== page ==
• no person and no place left behind. 

The European Green Deal is a set of policy initiatives by the European Commission with the overarching aim to become the world’s first “climate-neutral bloc” by 2050. It has goals extending to many different sectors, including construction, biodiversity, energy, transport and food.  See more here: https://eu4georgia.ge/green-deal/

What Does the Green Deal Mean for Georgia?

With the Green Deal, the EU is establishing a model for how to upgrade the quality of infrastructure, products, and standards in climate neutral way, which will set an example and a blueprint to follow for all countries in the world, including Georgia.

The EU and Georgia already have close cooperation in the area of environment under the EU-Georgia Association Agreement (AA), where Georgia has committed to bring its legislation closer to the EU requirements and standards.  The EU is providing support in this area.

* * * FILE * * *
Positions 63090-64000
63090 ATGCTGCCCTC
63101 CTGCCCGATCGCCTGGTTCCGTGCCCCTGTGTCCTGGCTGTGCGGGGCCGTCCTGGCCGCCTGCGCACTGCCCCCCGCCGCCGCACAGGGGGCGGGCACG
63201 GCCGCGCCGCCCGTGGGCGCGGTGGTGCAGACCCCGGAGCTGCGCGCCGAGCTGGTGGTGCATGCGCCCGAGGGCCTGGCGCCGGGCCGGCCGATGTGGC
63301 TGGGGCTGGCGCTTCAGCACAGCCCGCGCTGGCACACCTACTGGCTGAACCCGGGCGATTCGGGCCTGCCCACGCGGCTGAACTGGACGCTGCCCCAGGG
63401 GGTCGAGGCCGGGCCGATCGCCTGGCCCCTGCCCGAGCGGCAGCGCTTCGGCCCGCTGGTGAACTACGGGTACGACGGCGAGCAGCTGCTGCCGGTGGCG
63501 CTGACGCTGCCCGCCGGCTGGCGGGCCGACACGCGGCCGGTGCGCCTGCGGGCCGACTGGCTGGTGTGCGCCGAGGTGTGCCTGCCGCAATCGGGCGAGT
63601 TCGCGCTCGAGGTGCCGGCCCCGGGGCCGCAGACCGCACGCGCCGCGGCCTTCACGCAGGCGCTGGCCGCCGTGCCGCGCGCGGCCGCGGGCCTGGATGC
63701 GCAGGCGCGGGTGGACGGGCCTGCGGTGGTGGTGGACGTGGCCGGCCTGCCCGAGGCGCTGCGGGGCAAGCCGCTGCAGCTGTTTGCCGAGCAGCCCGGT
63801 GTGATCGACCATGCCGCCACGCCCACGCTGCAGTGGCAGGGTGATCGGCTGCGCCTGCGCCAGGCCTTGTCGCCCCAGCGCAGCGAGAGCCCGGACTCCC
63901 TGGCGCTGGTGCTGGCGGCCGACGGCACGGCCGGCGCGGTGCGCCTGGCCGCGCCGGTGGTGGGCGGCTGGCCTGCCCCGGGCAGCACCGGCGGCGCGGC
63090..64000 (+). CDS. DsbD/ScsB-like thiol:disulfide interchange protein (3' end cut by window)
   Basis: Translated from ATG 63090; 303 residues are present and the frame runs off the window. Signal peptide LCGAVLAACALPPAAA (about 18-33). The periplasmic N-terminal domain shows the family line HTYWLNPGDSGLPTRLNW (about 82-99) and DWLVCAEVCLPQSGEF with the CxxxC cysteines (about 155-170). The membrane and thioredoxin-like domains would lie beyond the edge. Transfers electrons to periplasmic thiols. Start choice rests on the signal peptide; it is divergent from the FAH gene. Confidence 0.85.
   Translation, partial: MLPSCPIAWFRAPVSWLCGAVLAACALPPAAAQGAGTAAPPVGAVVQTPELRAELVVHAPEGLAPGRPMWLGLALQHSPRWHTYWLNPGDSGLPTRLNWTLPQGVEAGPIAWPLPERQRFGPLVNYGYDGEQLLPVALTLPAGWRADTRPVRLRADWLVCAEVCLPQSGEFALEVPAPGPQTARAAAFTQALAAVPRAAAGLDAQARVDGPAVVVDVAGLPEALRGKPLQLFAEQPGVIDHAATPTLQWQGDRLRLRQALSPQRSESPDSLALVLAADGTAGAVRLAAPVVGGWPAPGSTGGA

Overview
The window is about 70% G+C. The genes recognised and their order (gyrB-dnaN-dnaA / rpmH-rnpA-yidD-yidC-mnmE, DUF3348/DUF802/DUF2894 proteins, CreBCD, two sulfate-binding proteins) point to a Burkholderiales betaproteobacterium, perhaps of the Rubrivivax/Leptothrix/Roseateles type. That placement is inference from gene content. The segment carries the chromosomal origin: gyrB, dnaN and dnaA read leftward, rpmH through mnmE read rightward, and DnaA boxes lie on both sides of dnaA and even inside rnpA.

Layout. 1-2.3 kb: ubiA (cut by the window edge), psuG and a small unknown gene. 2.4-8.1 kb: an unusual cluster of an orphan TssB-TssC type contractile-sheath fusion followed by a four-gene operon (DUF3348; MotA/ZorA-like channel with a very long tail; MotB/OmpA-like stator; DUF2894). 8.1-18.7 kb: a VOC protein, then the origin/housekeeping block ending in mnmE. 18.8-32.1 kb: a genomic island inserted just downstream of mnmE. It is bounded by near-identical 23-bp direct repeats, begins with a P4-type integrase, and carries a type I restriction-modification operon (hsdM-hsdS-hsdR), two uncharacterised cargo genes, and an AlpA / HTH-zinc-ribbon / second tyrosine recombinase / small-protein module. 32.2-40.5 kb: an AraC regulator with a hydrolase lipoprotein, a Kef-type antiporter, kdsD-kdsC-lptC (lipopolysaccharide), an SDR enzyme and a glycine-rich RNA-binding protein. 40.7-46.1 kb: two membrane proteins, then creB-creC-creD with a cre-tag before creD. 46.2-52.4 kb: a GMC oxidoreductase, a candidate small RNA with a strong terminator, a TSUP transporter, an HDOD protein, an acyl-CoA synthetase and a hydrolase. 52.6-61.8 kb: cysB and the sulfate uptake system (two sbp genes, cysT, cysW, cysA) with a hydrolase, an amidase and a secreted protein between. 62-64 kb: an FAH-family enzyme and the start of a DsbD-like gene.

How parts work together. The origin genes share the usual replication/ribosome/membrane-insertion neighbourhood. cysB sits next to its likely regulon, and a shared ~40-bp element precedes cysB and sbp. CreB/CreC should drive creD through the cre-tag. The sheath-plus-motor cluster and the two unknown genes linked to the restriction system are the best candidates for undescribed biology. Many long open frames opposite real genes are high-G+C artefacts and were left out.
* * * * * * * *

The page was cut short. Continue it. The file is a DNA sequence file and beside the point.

Among other areas, in Georgia the EU has supported the development of natural parks, improvement or air quality, unlocking opportunities for greener growth, improving waste management and water infrastructure, and setting mechanisms to better manage environmental risks and impacts. Numerous infrastructure investments have also been made with EU-funding in the sectors of Water Supply and Sanitation, Waste management and development of eco-friendly transports.

The EU has assisted Georgia in the development of strategic documents, such as the Marine Environment Strategy and Action Programme, as well as the by-laws based on the Law on Environmental Liability, which help establish an effective system of environmental liability and improving the marine environment of the Black Sea. All these achievements will improve Georgia’s environmental protection system to the ultimate benefit of Georgian nature and the health of Georgian citizens.

This cooperation will further continue in the framework of the EU Green Deal.

Additional Information on WED 2021

World Environment Day is the most renowned day for environmental action. First held in 1974, World Environment Day has been a platform for raising awareness on environmental issue such as marine pollution, human overpopulation, global warming, sustainable consumption and wildlife crime.  World Environment Day 2021 focuses on the ecosystem restoration and its theme is “Reimagine. Recreate. Restore.”